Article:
Latest textile plant closing hits heart of Henderson
Posted July 11, 2003 7:21 a.m. EDT
Updated October 2, 2008 5:15 p.m. EDT
HENDERSON, N.C. — Tuesday, 125 textile workers will be out of a job in Henderson.
Harriet & Henderson Yarns announced it will close its last plant in the Vance County town next week. It is more bad news for a county that already has the highest unemployment rate in the state.
Workers at the textile plant said news of its closing did not come as a surprise.
"Everybody saw it coming for awhile, but we were hoping that this plant would stay up," employee Shawn Haskins said.
Company president Dale Fite said lenders denied the yarn manufacturer additional credit unless it closed the Henderson plant.
Fite said it is the only way to save jobs at the company's operations in Bladen County and Cedartown, Ga. The company cannot even afford to provide the Henderson employees with severance pay.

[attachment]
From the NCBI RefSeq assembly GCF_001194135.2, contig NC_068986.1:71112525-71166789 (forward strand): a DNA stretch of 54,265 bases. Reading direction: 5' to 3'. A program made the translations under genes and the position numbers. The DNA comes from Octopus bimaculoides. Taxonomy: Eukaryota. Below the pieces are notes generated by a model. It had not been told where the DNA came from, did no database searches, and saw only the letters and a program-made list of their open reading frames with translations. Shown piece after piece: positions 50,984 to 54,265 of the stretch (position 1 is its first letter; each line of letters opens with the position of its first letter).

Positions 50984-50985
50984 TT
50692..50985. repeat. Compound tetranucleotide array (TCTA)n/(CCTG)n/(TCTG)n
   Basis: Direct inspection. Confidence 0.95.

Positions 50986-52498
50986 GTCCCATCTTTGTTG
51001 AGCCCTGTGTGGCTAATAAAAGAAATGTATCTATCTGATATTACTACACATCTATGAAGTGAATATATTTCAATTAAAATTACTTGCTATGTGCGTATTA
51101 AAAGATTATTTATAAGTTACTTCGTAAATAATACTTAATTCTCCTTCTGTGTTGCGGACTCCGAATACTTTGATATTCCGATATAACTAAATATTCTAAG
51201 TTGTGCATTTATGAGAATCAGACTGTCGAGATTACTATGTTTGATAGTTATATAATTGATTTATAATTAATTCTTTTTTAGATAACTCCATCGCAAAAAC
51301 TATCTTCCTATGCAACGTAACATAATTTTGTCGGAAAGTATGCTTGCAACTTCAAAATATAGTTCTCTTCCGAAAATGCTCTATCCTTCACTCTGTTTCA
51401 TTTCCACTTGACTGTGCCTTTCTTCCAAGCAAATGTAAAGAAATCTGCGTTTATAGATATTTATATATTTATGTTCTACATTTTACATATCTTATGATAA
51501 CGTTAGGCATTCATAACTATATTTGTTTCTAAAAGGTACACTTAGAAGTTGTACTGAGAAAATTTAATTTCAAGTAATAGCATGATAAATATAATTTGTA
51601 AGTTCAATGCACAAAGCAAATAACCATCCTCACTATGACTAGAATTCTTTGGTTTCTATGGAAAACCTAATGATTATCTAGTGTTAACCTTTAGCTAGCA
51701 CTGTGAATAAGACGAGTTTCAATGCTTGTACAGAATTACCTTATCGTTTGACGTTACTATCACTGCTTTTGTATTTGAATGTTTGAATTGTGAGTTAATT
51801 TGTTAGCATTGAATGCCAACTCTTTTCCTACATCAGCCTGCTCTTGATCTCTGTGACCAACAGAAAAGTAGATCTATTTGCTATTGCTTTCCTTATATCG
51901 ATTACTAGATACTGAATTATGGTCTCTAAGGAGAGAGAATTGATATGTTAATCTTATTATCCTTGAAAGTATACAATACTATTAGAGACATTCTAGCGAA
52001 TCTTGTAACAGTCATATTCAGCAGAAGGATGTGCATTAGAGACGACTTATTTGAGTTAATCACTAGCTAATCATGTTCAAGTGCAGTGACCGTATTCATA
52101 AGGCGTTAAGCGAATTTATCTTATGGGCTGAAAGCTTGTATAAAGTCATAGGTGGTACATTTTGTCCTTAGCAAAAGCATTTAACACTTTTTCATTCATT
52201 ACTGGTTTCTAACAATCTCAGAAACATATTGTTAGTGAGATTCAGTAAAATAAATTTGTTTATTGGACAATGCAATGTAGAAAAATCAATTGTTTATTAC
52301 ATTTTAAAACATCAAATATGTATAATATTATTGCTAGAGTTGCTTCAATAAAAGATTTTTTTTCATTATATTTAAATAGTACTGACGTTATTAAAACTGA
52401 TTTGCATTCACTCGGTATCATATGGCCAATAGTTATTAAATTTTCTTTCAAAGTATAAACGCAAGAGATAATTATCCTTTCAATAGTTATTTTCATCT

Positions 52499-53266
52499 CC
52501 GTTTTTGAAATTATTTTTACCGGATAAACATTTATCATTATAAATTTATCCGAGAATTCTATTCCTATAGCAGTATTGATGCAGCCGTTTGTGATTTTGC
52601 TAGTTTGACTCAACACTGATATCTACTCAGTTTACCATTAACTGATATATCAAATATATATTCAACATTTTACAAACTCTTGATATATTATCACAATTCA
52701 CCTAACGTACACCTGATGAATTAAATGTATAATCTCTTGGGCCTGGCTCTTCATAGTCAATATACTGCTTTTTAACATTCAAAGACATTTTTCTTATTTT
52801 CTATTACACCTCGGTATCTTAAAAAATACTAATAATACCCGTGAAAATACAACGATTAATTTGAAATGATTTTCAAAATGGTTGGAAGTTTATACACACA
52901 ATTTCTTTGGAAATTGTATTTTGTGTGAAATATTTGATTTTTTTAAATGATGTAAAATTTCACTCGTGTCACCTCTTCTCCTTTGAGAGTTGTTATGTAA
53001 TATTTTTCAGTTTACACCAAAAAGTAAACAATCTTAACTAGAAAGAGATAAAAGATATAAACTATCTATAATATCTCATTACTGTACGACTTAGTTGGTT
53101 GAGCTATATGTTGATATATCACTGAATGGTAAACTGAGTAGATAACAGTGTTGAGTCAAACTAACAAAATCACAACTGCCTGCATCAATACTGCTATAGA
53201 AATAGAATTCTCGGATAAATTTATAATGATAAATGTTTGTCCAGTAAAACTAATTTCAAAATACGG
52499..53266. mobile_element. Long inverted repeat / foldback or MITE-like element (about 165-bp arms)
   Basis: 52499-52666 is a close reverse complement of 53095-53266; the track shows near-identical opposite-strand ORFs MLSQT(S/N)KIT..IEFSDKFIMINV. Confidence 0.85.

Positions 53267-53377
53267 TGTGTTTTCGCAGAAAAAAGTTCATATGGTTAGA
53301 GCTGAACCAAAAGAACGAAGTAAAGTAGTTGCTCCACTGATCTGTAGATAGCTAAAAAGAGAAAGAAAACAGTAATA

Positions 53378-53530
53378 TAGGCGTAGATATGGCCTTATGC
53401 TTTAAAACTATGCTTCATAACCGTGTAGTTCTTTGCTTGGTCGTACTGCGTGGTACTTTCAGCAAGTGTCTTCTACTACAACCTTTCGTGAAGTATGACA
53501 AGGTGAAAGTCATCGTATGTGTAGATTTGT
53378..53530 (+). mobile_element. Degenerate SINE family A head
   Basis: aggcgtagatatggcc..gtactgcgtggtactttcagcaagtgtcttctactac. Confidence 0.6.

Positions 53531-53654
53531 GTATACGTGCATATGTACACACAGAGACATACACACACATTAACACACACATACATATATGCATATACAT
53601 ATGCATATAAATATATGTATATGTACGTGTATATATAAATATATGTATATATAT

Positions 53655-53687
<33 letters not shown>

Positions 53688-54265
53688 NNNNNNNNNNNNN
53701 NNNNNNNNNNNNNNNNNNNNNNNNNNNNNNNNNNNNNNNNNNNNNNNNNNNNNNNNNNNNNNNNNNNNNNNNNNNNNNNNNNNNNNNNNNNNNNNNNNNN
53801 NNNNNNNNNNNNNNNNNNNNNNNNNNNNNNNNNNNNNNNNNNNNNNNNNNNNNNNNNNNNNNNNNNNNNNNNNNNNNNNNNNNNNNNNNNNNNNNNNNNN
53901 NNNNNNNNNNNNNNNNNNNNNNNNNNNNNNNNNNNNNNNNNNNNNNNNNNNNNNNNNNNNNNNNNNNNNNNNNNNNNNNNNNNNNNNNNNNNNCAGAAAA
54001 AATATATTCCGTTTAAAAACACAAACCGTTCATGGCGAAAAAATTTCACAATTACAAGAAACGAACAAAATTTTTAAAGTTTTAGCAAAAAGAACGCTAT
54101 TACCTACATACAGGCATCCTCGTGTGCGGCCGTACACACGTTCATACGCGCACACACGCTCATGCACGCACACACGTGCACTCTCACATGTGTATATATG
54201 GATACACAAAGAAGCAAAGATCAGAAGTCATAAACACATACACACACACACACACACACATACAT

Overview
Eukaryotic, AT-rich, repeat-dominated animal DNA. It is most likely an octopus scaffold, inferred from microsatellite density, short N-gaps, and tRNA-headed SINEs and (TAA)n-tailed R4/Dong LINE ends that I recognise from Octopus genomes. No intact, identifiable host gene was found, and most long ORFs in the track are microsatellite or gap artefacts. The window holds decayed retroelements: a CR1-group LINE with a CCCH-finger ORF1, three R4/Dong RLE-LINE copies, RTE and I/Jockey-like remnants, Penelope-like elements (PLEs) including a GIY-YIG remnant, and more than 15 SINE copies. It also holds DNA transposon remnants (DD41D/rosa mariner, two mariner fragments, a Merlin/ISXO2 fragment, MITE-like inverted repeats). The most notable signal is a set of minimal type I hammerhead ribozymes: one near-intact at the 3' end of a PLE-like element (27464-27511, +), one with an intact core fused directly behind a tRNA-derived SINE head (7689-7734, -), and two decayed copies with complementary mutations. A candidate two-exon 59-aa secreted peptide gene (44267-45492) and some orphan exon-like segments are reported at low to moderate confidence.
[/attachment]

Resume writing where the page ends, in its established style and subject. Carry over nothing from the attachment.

"Well I hate it, I been here 18 years. But business is business, I guess," Haskins said.
Business is bad for American textile companies, which have trouble competing with cheaper imports. It has meant 550 lost jobs in Henderson since 2001.
For many people, the plant closing means more than just a loss of jobs. There have been other layoffs before, but this is the end of a 108-year tradition that strikes at the very heart of Henderson.
"It's a landmark. That's the most important thing," former employee George King said.
The company laid off King and his wife over the last few years. The view from his front porch is a painful reminder of how good the good times were.
"The main thing is it kept us paying our bills and things. So they was a great plant to work for," King said.
The plant has also been a symbol of Henderson's textile heritage.
"I guess Monday morning when I wake up and don't go to work it will really hit me," Haskins said.
The state Employment Security Commission and community college leaders are helping the 125 workers find new jobs and get training for jobs that require other skills.